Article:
The Trump administration is “deeply concerned” that a U.S. citizen was returned to prison in Iran after a brief medical leave and wants him released immediately, White House press secretary Sarah Huckabee Sanders said on Wednesday, Politico reports.
Sanders said the White House holds Iran “fully accountable” for Namazi’s well-being and called for his immediate and unconditional release of all U.S. citizens “unjustly detained” and missing in Iran, including Baquer Namazi, his son Siamak Namazi, Xiyue Wang, and Robert Levinson.
“We understand the decision to return Namazi to prison was made against the strong advice of his doctors and the Iranian regime’s own medical examiner. Namazi, who is 81 years old, is serving a 10-year sentence on false charges. He has been hospitalized four times in the last year and continues to suffer from life-threatening heart problems. He remains in urgent need of sustained medical care, and the United States Government holds Iran fully accountable for his well-being,” Sanders said in her statement.
Baquer Namazi, an 81-year-old Iranian-American man who was sentenced to 10 years in prison on spying charges by foreign authorities, was sent back to Evin Prison after undergoing a medical examination, his family announced on Tuesday.
The White House, which in July called for the release of Namazi and other Iranian prisoners, called the charges against him “false” and urged authorities to release him given the status of his medical condition.
“The Trump administration again calls for the immediate and unconditional release of all unjustly detained and missing United States citizens in Iran, including Baquer Namazi, his son Siamak Namazi, Xiyue Wang and Robert Levinson,” Sanders said in a statement.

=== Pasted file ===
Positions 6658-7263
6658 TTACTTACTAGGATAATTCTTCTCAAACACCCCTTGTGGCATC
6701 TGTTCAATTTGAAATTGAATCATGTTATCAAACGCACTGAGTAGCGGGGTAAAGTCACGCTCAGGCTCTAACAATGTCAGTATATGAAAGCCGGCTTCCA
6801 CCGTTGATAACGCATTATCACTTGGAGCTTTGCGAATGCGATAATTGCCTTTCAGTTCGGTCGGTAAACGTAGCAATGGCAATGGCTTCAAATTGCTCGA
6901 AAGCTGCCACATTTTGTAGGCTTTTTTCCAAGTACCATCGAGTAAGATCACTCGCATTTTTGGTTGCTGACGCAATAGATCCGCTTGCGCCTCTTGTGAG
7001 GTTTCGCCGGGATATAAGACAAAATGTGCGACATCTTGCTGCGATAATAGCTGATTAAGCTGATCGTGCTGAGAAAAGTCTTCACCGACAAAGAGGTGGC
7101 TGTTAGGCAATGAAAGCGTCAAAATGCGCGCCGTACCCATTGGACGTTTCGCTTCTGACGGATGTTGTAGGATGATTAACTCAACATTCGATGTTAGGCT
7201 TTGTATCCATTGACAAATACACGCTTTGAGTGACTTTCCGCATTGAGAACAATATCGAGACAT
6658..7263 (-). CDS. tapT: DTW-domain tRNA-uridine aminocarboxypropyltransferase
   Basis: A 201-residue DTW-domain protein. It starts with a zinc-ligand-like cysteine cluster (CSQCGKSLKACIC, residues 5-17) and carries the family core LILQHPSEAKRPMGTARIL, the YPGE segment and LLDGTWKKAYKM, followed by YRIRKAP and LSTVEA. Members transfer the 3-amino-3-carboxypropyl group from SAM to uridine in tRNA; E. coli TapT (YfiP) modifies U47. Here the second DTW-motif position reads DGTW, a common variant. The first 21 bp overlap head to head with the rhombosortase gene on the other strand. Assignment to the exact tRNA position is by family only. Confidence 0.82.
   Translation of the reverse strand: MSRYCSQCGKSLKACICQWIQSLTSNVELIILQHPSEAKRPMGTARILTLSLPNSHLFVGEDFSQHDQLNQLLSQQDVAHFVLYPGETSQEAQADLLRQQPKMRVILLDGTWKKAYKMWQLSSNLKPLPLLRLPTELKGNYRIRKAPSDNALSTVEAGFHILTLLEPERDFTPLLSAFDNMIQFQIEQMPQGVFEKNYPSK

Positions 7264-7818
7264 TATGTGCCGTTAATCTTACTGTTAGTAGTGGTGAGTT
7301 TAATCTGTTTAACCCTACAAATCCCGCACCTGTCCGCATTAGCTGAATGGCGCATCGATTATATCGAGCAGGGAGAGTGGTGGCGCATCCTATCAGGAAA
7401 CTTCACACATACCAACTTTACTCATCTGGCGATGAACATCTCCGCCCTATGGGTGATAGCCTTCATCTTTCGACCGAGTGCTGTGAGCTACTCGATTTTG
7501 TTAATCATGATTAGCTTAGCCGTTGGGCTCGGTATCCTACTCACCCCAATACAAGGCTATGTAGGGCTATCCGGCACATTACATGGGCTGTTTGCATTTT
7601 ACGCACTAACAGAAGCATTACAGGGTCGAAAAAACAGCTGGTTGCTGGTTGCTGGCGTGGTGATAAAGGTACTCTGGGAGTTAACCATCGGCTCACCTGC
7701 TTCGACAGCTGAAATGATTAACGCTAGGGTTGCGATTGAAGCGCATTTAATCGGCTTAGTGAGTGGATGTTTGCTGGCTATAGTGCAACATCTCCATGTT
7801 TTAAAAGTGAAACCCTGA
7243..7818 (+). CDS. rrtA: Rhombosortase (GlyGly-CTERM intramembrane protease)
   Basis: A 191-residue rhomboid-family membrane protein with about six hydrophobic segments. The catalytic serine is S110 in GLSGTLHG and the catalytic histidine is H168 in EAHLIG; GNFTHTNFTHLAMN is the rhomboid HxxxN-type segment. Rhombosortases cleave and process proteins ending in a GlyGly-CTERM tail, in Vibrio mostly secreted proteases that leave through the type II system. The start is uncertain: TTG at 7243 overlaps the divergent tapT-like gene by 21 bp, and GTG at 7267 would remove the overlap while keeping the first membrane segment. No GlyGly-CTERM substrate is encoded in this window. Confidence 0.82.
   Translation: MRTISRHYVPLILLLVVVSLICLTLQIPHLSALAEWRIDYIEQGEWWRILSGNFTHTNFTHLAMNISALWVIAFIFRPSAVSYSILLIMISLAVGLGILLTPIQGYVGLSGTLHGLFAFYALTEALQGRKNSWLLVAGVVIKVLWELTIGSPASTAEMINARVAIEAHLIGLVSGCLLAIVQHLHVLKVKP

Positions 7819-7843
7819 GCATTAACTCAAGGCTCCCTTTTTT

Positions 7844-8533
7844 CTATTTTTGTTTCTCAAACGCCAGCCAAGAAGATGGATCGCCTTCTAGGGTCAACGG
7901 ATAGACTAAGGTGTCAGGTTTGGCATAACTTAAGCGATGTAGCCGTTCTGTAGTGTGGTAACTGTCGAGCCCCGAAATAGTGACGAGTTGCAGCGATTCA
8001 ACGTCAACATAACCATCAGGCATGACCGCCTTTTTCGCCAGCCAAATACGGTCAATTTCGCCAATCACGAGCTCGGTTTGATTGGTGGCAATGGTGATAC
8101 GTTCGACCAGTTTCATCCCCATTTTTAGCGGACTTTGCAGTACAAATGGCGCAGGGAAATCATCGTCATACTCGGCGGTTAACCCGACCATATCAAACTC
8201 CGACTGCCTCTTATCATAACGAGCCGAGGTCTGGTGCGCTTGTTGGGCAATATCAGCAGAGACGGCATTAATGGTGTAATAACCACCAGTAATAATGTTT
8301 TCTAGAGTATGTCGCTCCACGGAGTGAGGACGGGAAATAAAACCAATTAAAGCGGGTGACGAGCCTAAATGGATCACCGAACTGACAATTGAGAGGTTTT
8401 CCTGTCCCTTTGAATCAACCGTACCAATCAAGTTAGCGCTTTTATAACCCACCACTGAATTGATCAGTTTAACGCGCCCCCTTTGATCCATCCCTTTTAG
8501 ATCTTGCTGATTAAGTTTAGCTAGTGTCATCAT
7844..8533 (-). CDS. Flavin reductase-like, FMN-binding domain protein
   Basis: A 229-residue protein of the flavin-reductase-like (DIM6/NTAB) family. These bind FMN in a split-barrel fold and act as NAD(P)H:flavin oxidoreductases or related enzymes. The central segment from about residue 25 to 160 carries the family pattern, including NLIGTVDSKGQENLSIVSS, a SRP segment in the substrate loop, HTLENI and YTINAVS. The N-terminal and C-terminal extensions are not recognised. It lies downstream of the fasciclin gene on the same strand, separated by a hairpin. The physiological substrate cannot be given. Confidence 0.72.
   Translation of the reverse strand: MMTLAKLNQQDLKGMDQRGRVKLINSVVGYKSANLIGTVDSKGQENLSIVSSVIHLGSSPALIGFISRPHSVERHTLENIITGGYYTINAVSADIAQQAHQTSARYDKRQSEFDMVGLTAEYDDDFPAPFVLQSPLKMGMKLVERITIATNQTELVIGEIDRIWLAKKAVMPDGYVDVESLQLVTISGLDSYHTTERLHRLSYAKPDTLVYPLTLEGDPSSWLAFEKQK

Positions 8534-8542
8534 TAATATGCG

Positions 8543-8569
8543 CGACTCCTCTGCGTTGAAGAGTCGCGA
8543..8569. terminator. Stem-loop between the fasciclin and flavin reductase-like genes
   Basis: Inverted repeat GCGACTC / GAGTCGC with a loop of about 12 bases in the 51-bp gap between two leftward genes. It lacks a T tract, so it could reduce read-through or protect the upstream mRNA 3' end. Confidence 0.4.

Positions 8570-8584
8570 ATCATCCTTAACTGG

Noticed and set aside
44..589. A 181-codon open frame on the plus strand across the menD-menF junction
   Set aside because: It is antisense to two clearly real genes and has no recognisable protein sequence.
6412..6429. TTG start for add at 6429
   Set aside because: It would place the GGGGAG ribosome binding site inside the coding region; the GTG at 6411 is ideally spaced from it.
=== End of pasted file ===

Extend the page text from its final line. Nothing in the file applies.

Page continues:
She added that Namazi “remains in urgent need of sustained medical care, and the United States government holds Iran fully accountable for his well-being.” Namazi has been accused of cooperating with the U.S. in spying on Iran, and he and his son were taken into custody during the Obama administration.
Lawyer Jared Genser said on February 6 that Iranian authorities had returned his client to Tehran’s Evin prison after briefly releasing him so he could undergo a medical examination. Genser said the decision, which he said was made despite the advice of the Iranian government’s own medical examiner, is “tantamount to a death sentence.”
Namazi had undergone surgery while imprisoned to have a pacemaker installed, and Genser had wanted his client’s leave to be made permanent given his poor health.
“He has been hospitalized four times in the last year and continues to suffer from life-threatening heart problems,” the White House statement read.
Baquer Namazi was imprisoned in Iran in February 2016 while trying to press for the release of his son, Siamak Namazi, who was jailed during a visit to Iran in the fall of 2015. Baquer is a retired UNICEF official and Siamak is an Iranian-American businessman.
Both were sentenced to 10 years in prison for “cooperating with the hostile American government.” Siamak Namazi has spent months of his detention in solitary confinement and has been beaten and tased during intense interrogations, according to his attorney.
While Genser declined to discuss details of any negotiations the Trump administration has had regarding the release of Americans held in Iran, he stressed that Iran, not the United States, has demonstrated an unwillingness to engage on the issue.
“The responsibility falls on the backs of Iran and its unwillingness to have any discussions to get this done. We have been grateful for the support of the Trump administration and obviously we continue to need it,” he said.
The Namazis are among several dual nationals held by Iran. Analysts believe Iran is holding them as bargaining chips for future negotiations with the West.
The White House on February 7 reiterated its call for “the immediate and unconditional release of all unjustly detained and missing United States citizens in Iran, including Baquer Namazi, his son Siamak Namazi, Xiyue Wang, and Robert Levinson.” Wang, a Princeton University student, has been given a 10-year sentence for espionage. He was arrested in August 2016 while conducting research for his dissertation on Iran’s Qajar dynasty.
Levinson, a former FBI agent, disappeared in March 2007 after apparently traveling to an Iranian coastal island.